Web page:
How Do You Take It?

: : Noir : :

He always was a coffee black kind of guy, straight up, without pretense, drink the bitter dregs of this world and call it good. She never thought she'd like the flavor of something so open, raw, and dark.

Mystery burned in eyes of darkness. Still a Southern belle, she takes what is offered and pours what he likes best.

How did they come to this?

This is how she takes him: black as sin, black as a thief, a liar, a wanderer in eyes and heart. She takes the way he never denies his guilts, takes that he never denies the way he wants her. They sit at the little coffee shop down the road from the mansion and drink their coffee. His is noir. She learned to pronounce the word for him.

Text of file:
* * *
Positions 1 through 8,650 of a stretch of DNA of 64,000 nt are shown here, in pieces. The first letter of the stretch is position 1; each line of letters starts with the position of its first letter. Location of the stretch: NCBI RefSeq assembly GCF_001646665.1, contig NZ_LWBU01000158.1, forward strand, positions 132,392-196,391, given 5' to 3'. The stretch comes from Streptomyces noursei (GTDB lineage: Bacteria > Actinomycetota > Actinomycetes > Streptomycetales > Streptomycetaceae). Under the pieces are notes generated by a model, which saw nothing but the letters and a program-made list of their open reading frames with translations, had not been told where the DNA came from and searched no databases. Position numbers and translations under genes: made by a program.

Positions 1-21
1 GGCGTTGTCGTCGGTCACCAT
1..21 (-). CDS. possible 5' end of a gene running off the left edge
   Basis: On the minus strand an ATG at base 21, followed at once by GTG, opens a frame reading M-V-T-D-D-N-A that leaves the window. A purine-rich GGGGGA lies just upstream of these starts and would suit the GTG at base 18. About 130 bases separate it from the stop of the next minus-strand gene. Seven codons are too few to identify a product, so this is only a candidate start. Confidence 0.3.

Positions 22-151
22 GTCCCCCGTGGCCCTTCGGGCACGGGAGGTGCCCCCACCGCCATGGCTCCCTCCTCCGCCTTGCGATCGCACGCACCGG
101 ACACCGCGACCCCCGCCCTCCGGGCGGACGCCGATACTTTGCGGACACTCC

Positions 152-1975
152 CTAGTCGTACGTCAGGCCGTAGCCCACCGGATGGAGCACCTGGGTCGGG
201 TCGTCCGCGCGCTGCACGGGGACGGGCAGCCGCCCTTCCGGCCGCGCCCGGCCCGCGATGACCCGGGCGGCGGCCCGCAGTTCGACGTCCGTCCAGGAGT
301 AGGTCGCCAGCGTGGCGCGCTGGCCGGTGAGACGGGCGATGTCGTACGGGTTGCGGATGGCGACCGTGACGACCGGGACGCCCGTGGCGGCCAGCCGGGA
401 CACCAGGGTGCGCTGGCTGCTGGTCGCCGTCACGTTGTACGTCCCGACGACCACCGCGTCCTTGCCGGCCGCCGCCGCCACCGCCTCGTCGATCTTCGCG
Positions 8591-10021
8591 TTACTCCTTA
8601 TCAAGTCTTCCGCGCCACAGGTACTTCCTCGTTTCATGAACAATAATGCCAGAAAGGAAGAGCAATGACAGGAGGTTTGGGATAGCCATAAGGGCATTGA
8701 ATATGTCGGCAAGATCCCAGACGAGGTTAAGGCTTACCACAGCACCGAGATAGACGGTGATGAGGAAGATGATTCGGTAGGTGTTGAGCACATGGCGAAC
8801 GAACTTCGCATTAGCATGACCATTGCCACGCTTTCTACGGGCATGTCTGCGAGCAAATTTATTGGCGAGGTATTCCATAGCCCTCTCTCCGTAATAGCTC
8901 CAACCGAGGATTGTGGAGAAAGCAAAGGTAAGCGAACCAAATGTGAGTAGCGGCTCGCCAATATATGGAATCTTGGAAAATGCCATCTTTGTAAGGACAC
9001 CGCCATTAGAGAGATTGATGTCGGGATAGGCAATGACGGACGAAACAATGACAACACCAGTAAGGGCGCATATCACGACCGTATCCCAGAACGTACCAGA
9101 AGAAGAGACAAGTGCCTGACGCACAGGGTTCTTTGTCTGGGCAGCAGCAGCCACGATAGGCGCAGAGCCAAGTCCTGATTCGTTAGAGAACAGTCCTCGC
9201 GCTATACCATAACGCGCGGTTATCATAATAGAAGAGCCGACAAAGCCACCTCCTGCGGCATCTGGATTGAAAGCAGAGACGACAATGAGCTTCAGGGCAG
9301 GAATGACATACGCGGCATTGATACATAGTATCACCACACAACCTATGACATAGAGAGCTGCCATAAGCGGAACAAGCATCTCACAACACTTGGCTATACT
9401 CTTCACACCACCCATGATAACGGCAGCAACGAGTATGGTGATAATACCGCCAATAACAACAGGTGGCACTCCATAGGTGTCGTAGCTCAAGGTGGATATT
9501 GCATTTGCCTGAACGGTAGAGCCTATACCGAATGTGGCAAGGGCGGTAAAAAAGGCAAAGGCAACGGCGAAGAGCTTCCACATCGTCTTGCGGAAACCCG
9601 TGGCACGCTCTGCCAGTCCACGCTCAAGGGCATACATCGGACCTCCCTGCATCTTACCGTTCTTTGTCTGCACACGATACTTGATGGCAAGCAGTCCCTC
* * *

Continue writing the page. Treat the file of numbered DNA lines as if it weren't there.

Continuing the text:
Never tells him she likes good Southern English and front porch swings and hot and sticky Mississippi afternoons because in New York winters you gotta have something to keep you warm and if it's Cajun and spicy and black—noir—you take it because it's what is offered. It keeps you warm.

But she would be the one that brought him here at the end of each test, at the beginning of each time they turned on the news.

There is no cure for what ails her.

Her last date at the same Starbucks, sipping her latte, watching him slide one finger around the edge of his coffee, black, without drinking it or looking at it. She stares at her own gloved hands.

He would be looking at her. Remy always would.

Dark eyes and dark coffee, rich and bitter, warm and real.

Her last impression of coffee is that he never drank.